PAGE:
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France's welfare state set to get a little stingier

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France's welfare state set to get a little stingier
Protesters hold a banner reading "Unemployed and precarious workers marching for their rights" in southern France. Photo: Pascal Puyot/AFP
17:35 CEST+02:00
France's welfare state is renowned worldwide for its generosity but the government has suggested that it might be time to tighten purse strings when it comes to the sensitive issues of unemployment benefits and family allowances. However, whether it will or not is another question.

France’s PM Manuel Valls chose a trip to London this week to stir up a hornet’s nest back in France.

Perhaps he was wise to wait until he was out of the country given that he broached the highly sensitive issue of France’s unemployment benefits, which are considered some of the most generous in Europe.

Valls told a group of British journalists that it was time France looked at the system of payments which can see jobseekers claim allowances (assurances chômage) of up to a €6, 624 a month - over a period of two years - ten times the maximum paid out in the UK, according to a study by the Nouvel Obs.

The reformist PM, who continues to be compared to Tony Blair for his pro-business rhetoric and willingness to take on the traditional left, wants to reduce the amount paid out as well as the length of time allowances are paid out for, with the aim of encouraging people back into work.

When news of his comments made it back across the Channel there was the expected uproar from unions and leftist politicians.

But cutting unemployment benefits wasn’t the only sensitive area of France’s welfare state that Valls suggested needed reforming this week.

He also ignited a debate over the "allocations familiales" (family allowances or child benefit) which are paid out to all families in France irrespective of their salaries.

The PM mooted that it was perhaps time to rethink the allowances and make them means tested. Cue more unrest among unions and various family organisations.

His two welfare reform proposals come on the back of the 2015 social security budget presented this week that will see the government make a series of cuts aimed at saving €700 million next year.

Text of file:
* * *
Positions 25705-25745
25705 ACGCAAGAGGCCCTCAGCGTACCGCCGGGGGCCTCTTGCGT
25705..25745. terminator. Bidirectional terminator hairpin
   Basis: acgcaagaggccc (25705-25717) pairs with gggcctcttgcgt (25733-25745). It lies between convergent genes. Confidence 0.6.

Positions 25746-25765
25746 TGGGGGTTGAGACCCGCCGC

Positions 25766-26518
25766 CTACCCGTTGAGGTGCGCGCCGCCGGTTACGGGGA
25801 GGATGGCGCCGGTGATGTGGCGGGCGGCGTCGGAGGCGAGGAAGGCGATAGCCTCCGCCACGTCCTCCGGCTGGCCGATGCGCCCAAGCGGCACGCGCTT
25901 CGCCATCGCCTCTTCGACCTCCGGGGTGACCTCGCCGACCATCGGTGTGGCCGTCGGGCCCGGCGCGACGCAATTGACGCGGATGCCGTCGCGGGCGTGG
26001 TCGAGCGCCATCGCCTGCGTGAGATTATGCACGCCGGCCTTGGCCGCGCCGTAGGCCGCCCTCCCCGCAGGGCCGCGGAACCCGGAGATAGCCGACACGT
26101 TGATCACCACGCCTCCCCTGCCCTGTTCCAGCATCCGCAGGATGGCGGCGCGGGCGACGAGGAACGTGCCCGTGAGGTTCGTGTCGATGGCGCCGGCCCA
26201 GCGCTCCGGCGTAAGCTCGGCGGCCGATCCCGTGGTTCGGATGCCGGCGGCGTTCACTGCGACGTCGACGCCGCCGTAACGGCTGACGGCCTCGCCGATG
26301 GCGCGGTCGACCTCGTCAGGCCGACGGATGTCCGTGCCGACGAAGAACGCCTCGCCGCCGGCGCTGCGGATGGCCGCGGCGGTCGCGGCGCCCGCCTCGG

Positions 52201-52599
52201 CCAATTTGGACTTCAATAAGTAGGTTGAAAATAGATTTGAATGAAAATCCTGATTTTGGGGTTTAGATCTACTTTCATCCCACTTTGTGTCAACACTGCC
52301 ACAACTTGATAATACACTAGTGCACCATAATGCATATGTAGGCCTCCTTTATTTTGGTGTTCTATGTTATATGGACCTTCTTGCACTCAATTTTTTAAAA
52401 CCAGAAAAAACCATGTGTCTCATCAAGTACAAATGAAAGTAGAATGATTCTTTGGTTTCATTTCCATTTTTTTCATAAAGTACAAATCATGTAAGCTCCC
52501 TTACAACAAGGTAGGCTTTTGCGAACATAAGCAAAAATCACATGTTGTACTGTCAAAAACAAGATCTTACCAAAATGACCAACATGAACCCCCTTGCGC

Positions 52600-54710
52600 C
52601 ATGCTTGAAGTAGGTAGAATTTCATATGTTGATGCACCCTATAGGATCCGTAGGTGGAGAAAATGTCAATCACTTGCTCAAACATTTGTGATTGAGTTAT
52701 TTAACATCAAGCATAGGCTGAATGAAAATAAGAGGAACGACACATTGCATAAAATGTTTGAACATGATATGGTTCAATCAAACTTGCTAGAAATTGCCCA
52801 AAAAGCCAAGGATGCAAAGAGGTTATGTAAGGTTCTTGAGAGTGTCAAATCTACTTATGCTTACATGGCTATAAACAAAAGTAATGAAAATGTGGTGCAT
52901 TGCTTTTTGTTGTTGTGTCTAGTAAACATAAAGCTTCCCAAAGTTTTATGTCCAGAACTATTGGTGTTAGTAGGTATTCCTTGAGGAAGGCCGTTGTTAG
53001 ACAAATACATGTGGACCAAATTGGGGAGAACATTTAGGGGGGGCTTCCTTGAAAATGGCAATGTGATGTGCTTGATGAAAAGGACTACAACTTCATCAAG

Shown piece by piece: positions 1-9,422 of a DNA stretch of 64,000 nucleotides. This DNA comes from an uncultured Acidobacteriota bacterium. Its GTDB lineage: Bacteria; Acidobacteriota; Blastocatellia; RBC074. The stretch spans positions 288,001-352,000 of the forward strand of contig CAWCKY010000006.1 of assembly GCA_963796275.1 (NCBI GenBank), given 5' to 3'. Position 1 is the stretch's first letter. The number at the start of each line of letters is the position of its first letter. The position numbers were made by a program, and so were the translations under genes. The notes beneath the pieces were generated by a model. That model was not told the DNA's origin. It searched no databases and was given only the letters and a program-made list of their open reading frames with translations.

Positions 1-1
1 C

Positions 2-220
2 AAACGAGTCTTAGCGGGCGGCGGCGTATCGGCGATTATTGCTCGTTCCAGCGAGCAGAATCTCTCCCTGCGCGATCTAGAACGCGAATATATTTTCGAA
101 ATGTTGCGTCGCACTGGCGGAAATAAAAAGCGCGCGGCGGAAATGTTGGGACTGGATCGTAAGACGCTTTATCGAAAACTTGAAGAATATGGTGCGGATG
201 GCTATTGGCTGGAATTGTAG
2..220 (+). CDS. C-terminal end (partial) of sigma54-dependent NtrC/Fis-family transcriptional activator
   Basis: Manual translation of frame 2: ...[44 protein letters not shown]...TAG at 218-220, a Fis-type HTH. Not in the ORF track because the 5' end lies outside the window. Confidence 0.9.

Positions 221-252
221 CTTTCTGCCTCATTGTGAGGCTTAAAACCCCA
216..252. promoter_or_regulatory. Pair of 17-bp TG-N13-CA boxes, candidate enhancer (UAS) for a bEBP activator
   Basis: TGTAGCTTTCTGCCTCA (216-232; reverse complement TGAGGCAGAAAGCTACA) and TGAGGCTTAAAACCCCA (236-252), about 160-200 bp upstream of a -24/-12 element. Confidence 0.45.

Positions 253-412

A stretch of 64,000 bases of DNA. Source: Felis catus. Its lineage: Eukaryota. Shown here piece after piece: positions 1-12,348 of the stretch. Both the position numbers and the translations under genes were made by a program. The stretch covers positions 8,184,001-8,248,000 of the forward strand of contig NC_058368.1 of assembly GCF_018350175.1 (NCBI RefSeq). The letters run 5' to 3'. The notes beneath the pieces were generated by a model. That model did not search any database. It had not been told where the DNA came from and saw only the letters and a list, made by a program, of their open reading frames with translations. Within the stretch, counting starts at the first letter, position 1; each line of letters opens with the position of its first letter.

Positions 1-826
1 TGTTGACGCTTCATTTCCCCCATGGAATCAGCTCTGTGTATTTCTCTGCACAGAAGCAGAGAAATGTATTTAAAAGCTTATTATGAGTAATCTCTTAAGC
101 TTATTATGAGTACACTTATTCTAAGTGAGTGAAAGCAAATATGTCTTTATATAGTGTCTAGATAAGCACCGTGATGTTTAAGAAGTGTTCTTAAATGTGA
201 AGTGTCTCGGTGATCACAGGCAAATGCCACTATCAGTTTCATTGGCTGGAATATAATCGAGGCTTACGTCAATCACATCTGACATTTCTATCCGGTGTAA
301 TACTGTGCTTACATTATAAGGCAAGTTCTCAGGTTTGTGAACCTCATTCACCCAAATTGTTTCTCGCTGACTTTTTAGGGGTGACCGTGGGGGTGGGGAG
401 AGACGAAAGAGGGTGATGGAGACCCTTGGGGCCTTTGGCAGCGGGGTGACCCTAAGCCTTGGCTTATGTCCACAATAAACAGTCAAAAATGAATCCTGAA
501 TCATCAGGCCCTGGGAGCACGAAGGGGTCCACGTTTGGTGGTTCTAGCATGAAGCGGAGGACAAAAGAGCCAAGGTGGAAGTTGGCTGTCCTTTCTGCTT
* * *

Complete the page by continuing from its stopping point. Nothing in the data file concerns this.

Parental leave will be reduced and allowances paid out for the birth of children and to help parents with child care costs will also be reduced and made means tested.

All in all, it looks like the Socialist government has realised that if it wants to reduce the country’s crippling debt then its famous “protection sociale” will have to pay the price.

Expert Didier Demaziere from France’s National Centre for Scientific Research (CNRS) told The Local it’s inevitable there will be reforms to unemployment benefits because the system is in debt, but it won’t be the government that decides exactly what they are.

“The system is managed by unions and employers through agreements so any reform will have to be negotiated by those two groups,  which will no doubt be fraught,” he said.

“There will be some kind of reform, the question is what and how will it change,” he said.

Demaziere pointed out that stories of the outrageous generosity of France’s system jobless benefits system are often exaggerated.

“In reality only 0.7 percent of jobseekers pick up the maximum each month and the average amount paid out is €987 a month,” he said.

Demaziere says it’s more the time period allowances are paid out for, rather than the amount, that makes France’s “assurances chomage” system appear more generous than in other EU countries.

In Sweden unemployment benefit is paid out for 300 days, in Germany it’s a one year, Italy eight months and in the UK it’s six months, according to the Nouvel Obs study.

But despite predicting that reforms will have to be made, Demaziere says France is not about to dismantle its welfare state.

“Not even a right wing government would do that in France.  The country’s social protection allows us to limit poverty. When you compare France to countries like the UK, that’s its advantage,” he said.

“It’s based on the principle of solidarity where everyone contributes for the good of everyone,” Demaziere said.

On the issue of family allowances Demaziere also believes that despite the expectant uproar, it’s inevitable that changes are made to make the payments based on salaries.

“There will be protests, but a reform will be passed,” he said.

The question is how willing are the French public to see their welfare state messed with?

An opinion poll this week revealed the French accept that changes need to be made.

In terms of family allowances, eight of ten said they were favourable to the amount paid to be placed on sliding scale dependent on salary and 65 percent approved unemployment allowances should decrease over time.

However the poll revealed the French would not accept seeing cuts made to their health or pensions system.

The question now is, will any reform actually take place or as BFM TV pointed out is this just “a lot of noise for nothing” from Manuel Valls. 

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